At last the enemies of the Cause secured from the government authorities an order banishing Baha’u’llah from Baghdad. It first read that he should go, alone. But later this was changed, permitting his family and a few followers to accompany him. The band of exiles left Baghdad and paused, first, in a beautiful garden outside the city. Here they sojourned for twelve days. A tent was pitched for Baha’u’llah, and around it the tents for the others. These days in the garden are called “The days of Ridvan” and they are of supreme importance, for it was then that Baha’u’llah declared, to a few followers, his great mission and began to build the palace of peace and unity for the world. He revealed many wonderful verses which sing the melodies of the New Day of God.
When the twelve days were over, the party, mounted on horses and donkeys and guarded by Turkish soldiers, set out again. The believers who could not accompany them were utterly broken-hearted. It was as though Baha’u’llah was a king starting upon a glorious journey. Outwardly, an exile – but in his spirit a great light was shining.
Baha’u’llah, his family, and the band of exiles and believers who accompanied them faced a grueling, arduous overland journey to Constantinople. It took them four months of traveling, on foot and horseback, through the deserts and mountains of Asia Minor in the heat of the summer. During that period Baha’u’llah continued to proclaim the mission of his new Faith – the oneness of humanity and peace between all nations – to a widening circle of new adherents and followers in each village they passed through.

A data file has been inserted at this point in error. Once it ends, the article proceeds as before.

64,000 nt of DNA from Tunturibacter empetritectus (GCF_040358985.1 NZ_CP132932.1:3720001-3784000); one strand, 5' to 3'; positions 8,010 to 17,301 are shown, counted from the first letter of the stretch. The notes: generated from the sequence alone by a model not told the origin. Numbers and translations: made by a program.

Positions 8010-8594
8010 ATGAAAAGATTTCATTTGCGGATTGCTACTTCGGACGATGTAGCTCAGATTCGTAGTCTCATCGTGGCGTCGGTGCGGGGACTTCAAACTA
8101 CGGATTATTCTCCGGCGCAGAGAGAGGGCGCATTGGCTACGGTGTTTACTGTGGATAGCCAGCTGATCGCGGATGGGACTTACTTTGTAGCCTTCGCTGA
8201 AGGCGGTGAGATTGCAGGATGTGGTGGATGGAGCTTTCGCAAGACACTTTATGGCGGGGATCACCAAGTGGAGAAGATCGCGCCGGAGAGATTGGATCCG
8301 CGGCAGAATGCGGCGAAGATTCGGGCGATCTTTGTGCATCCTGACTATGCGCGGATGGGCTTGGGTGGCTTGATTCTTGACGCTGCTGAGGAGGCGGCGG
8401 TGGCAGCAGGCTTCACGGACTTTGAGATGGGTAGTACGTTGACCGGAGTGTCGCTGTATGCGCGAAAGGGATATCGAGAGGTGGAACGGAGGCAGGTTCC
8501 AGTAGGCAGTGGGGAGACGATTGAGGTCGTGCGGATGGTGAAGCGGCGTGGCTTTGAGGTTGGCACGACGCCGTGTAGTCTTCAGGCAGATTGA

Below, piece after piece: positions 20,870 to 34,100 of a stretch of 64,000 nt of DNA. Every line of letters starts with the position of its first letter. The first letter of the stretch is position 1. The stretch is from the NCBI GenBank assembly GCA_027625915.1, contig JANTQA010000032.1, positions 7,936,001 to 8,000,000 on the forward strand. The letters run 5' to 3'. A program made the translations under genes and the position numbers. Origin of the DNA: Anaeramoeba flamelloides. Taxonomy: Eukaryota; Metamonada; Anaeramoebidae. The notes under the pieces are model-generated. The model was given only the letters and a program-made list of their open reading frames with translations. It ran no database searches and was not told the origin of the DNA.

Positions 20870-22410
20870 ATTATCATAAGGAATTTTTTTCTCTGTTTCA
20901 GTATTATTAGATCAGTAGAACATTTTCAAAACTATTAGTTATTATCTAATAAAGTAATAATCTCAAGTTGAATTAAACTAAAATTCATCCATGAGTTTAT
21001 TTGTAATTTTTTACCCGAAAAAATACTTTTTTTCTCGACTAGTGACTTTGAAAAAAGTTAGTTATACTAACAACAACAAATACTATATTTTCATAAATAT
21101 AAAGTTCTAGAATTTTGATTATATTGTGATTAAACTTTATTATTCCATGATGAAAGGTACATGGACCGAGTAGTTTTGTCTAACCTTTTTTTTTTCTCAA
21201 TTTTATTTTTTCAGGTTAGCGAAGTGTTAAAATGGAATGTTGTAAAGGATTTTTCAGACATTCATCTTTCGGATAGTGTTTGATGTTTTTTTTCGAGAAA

This profound announcement transformed the occasion of Baha’u’llah’s banishment from crisis to victory.
So each year in April, the twelve days of Ridvan – which Baha’is observe this year from sunset on April 20th to sunset on May 2nd – commemorate Baha’u’llah’s sojourn in the garden, and joyously celebrate the birth of his new Faith. To commemorate and observe this holiday, Baha’i communities and their friends around the world remember the eve of Baha’u’llah’s banishment from Baghdad to Istanbul, not as a time of sorrow or regret, but as a happy festival of revelation and renewal.